Well Cleo there you go, Christmas in August, almost as unseasonable as the weather

Love as always

Mickos x

Dear Cleo 17 08 09

Dearest Cleo

I would imagine you have been swimming today, to escape the heat in Italy, London is swimming today, it has not stopped raining all day, the internet says a month’s rain will fall here today, I think it is about two weeks in with more to come. Anyway I am not getting too overcast or downcast, I am listening to music and drawing to pass the time.

This is today’s tune;

https://www.youtube.com/watch?v=7QtGOWemQhY

It is only a short piece about five and a half minutes long on the first listening I created this with my eyes closed.

Figure 1 (17 08 09 01) Meditation I Sharpie on A2 gray sugar paper

I have turned the image upside down because that is what I did before listening the second time. The second time I worked with the brush and ink as I did yesterday, in my excitement I forgot to take a picture but on the third listen I used Conte crayon to create this.

Figure 2 (17 08 09 02) Meditation II Sharpie, ink, Conte crayon and charcoal on A2 gray sugar paper

I am not really sure where this images came from, but taking the view that this image was somewhere inside of me, and was coaxed out by the music, I will discuss it on that basis.

The top half on the female face is remarkably similar to an ex girlfriend, and before I get loads of comments saying do you still think about me, it ain’t you babe (R Zimmerman 1965) The skull part signifies it ain’t me you were looking for. The male figure is probably a self portrait of sorts, they were once my lucky green underpants, the luck, the girlfriend and the underpants all disappeared in 2005, the date has been changed to protect the innocent and not so grinning skull like.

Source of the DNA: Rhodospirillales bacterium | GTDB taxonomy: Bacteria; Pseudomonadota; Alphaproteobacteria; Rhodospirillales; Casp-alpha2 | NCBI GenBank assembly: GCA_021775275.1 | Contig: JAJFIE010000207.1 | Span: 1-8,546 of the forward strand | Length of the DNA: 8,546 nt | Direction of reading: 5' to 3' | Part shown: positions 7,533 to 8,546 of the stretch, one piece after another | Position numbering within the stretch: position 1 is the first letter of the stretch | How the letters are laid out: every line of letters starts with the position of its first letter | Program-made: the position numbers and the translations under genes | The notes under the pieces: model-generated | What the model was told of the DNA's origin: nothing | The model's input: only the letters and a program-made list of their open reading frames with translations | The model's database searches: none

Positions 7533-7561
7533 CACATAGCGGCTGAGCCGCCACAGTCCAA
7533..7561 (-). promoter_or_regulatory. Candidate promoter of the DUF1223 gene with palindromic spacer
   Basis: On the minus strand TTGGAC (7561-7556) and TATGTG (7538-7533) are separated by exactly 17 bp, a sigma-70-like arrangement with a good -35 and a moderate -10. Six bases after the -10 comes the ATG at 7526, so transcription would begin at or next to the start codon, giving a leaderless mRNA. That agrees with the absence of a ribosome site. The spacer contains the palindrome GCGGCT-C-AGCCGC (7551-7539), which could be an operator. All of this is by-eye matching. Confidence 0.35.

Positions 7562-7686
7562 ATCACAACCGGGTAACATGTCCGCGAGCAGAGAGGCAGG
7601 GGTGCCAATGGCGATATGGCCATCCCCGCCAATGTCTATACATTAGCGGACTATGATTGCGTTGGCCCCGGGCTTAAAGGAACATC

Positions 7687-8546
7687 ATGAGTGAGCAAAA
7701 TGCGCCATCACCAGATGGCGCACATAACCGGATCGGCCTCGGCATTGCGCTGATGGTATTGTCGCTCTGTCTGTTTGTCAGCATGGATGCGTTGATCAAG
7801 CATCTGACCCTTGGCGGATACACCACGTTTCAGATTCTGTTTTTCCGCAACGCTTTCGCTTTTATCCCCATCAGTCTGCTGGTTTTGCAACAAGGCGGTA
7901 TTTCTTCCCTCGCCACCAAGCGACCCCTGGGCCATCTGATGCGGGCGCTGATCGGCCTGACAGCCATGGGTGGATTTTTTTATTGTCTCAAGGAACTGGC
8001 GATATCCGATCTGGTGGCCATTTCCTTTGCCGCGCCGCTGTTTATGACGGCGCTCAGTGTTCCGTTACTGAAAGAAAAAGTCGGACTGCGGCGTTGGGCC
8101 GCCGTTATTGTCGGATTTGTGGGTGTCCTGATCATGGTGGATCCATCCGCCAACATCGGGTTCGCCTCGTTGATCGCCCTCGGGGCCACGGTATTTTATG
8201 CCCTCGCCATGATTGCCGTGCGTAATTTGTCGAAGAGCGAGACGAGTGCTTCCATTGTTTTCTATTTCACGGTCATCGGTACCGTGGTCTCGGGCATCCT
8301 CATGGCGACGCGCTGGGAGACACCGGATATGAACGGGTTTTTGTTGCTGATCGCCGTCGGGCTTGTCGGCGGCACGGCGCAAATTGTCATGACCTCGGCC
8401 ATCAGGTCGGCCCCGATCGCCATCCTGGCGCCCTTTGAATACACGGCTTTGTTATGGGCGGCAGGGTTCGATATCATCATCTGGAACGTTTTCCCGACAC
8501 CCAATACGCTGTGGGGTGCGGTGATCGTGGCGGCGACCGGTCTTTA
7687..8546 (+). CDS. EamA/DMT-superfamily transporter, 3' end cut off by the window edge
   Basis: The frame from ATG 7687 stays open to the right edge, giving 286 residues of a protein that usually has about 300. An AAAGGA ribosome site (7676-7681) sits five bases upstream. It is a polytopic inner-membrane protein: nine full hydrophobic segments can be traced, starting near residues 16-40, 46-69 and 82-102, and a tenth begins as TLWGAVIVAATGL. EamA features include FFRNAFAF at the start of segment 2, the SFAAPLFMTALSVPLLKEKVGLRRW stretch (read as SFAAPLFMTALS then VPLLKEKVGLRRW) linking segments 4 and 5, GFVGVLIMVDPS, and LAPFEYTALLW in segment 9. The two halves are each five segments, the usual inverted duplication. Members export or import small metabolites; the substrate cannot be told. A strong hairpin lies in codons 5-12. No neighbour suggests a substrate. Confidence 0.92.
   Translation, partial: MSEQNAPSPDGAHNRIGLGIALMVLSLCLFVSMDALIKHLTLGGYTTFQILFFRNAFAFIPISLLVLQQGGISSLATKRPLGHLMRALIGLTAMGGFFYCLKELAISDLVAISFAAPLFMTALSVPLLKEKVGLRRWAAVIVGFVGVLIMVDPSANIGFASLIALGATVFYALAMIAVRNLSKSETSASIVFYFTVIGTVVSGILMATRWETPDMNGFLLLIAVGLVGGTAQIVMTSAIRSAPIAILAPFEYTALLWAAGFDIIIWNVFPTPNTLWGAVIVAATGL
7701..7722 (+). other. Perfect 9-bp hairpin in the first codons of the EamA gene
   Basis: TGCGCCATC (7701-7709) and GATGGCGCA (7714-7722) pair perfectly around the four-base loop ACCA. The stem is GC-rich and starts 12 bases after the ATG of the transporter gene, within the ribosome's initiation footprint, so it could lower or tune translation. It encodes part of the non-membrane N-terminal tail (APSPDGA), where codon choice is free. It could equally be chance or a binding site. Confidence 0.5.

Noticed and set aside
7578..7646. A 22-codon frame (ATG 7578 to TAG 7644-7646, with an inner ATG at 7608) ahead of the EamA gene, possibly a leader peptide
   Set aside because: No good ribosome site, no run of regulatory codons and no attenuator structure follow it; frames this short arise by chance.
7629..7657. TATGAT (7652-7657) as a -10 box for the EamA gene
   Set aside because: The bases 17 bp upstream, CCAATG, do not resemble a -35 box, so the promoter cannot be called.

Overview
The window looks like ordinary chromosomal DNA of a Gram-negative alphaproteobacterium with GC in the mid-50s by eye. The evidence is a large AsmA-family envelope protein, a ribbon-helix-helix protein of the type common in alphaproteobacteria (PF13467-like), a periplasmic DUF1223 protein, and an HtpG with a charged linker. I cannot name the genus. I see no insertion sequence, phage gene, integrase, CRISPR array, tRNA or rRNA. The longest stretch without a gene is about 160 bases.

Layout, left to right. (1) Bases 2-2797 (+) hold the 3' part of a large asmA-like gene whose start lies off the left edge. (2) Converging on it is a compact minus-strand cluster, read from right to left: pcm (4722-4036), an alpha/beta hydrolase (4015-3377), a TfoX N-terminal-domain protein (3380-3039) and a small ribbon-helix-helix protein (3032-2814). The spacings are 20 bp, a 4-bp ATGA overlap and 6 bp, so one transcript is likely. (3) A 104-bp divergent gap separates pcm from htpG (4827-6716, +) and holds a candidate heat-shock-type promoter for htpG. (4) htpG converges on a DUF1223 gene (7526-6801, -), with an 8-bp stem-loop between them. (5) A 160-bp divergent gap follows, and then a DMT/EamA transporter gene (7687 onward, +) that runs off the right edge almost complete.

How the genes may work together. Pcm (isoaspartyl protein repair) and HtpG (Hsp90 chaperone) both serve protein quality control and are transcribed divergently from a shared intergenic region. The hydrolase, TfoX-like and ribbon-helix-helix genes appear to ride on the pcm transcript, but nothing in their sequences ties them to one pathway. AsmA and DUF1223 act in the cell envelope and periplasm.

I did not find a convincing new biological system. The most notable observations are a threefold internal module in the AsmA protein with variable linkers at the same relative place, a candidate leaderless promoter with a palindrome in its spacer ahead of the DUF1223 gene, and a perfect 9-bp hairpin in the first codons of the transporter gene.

My synthesesia (see here for the uninitiated) sees most classical music as predominately yellow, maybe I have the same brand of synthesesia as Kandinsky, I should be so lucky. (Stock, Aitken and Waterman)

The bright unsullied colours are probably a result of the speed of working, and the lask of blending, the whole thing took just sixteen and a half minutes and I have just noted a ffs in the clouds and have no idea of the significance of this. Space in the piece is achieved predominantly by overlapping of the forms and cooler back ground colour.

The grinning skull is well placed compositionally in accordance with the rule of thirds and the sharpie underdrawing gives the piece a liveliness and immediacy.

Enough already let’s try a different piece of music.

https://www.youtube.com/watch?v=NX0o9G2YLZg

A single listen eyes open working with brush and ink created this;

Figure 3 (17 08 09 03) Joplin rag I ink, on A2 gray sugar paper

I doubt if I can begin to explain why this is inside my head, suffice it to say that the monochrome image looks good and I feel it can live without colour.

Buena notte, signorina

Mickos xx

Dear Cleo 17 08 08

Dearest Cleo

I hope you are having a good time in Italy. I am sure the weather there will be better than here, it is raining and miserable, but the music is lightening my mood a little. Today I am listening to this;

https://www.youtube.com/watch?v=rEGOihjqO9w

First listen closed my eyes and created this